For as many pets as there are, people have reasons why they “adopted” them. For me, 13 years ago, I had recently broken off my engagement to be married, and needed a reminder that life is wonderful after all. I picked up an American bulldog, and named her Zuzu, and for the next decade she was my white and black spotted, 110-pound shadow. She came to work with me, ran alongside me mountain biking, and danced on the shoreline when I surfed.
But three years ago, Zuzu started to act funny. She has always been a tough dog, built like a 4x4 truck. But almost overnight, she had trouble walking upstairs, pooped in the house (something she didn’t even do as a puppy), and bumped into walls. When you get a puppy, no one tells you that you’ll outlive your best friend, and I had never considered what I would do to save her life, in spite of one trip to the emergency room when she gobbled down rat poison, and diving into a frozen lake when she broke through the ice.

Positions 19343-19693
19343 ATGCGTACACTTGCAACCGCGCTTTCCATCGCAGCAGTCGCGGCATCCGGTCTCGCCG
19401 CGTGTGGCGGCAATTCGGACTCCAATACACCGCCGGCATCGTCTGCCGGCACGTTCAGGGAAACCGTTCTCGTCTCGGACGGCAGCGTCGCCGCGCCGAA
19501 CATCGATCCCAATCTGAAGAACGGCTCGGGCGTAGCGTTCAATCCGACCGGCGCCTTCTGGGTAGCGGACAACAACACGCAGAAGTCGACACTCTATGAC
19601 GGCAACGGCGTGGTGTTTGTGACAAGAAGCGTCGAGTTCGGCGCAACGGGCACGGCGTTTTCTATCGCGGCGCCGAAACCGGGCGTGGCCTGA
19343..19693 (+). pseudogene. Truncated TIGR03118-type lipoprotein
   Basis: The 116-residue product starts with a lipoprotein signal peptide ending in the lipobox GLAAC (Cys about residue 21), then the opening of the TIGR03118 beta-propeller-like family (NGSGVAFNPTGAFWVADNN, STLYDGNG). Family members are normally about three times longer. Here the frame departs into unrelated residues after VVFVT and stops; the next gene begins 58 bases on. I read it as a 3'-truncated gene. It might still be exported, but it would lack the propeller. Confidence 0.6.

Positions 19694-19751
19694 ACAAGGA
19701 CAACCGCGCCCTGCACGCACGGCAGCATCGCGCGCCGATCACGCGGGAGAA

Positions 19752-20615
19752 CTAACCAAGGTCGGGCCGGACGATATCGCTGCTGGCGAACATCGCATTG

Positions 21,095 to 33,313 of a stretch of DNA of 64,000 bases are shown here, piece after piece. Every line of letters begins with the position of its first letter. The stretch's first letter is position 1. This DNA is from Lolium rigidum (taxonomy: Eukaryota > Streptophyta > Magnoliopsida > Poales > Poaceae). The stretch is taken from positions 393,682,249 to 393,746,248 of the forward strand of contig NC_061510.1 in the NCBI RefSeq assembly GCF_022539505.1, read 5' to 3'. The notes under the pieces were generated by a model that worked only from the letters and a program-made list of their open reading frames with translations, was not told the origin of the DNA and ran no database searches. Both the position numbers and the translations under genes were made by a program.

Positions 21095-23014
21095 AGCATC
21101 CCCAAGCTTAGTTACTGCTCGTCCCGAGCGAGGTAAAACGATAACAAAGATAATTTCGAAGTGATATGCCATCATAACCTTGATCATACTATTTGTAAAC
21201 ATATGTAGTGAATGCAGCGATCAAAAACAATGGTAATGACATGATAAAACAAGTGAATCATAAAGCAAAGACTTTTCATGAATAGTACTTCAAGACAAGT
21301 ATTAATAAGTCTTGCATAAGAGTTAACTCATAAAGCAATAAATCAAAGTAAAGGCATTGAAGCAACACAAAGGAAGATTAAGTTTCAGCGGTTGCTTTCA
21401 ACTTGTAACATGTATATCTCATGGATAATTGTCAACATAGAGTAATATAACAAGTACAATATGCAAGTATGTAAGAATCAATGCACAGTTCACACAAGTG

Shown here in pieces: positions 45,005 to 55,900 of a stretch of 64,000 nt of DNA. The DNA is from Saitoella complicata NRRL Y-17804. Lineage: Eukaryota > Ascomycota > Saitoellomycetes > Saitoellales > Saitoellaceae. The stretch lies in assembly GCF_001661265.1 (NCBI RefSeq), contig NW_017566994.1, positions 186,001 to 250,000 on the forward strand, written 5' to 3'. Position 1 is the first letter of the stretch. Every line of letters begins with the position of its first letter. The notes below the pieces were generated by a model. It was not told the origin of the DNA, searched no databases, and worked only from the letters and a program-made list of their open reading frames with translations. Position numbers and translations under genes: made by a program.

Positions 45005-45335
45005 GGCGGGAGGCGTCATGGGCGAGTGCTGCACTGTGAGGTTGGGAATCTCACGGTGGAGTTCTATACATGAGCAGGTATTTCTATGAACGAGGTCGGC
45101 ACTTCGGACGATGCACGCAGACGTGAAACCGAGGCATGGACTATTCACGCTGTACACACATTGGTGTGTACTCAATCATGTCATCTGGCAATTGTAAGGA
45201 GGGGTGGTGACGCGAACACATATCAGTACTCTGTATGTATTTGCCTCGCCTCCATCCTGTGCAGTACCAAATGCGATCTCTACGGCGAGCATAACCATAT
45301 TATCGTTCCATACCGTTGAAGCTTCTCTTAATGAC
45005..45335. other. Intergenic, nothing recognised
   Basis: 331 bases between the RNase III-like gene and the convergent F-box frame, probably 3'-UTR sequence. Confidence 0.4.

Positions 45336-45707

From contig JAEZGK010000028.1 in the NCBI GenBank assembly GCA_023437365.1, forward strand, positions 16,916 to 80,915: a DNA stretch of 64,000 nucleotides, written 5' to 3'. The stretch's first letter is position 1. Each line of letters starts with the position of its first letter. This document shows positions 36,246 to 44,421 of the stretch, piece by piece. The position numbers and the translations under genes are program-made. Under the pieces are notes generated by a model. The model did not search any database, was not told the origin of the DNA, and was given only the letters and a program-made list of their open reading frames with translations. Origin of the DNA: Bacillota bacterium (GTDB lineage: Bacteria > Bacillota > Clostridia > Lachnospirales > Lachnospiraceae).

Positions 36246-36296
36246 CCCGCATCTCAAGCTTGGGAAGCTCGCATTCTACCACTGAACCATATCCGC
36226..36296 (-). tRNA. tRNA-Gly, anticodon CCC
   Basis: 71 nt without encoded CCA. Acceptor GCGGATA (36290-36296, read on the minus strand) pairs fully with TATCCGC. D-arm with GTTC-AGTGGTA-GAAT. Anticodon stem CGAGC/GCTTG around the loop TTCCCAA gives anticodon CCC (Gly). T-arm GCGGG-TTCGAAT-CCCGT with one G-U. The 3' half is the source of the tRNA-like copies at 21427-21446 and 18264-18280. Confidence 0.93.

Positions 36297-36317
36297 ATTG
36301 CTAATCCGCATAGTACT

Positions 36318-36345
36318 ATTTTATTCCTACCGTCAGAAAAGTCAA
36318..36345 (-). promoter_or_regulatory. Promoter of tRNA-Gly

Then three years ago, a MRI found a tumor about the size of a golf ball lodged on Zuzu’s brain. Fortunately, the veterinary clinic had a new tool, and after three rounds of radiation (and a certain amount of money), Zuzu returned from her ghost-like state; she’s not quite as rambunctious, but low-key and old, she is alive and still my best friend.
This is our first Dog Days of Summer Issue. It is a fun issue, and one that never dives too deeply into why we have dogs, or what dogs add to our lives. But really, isn’t that the point of dogs? To remind us about the simplest pleasures—how fun it is to swim in the open water at Mirror Pond, the joy of having your butt scratched, and how slobbering great even one bite of a hamburger can taste.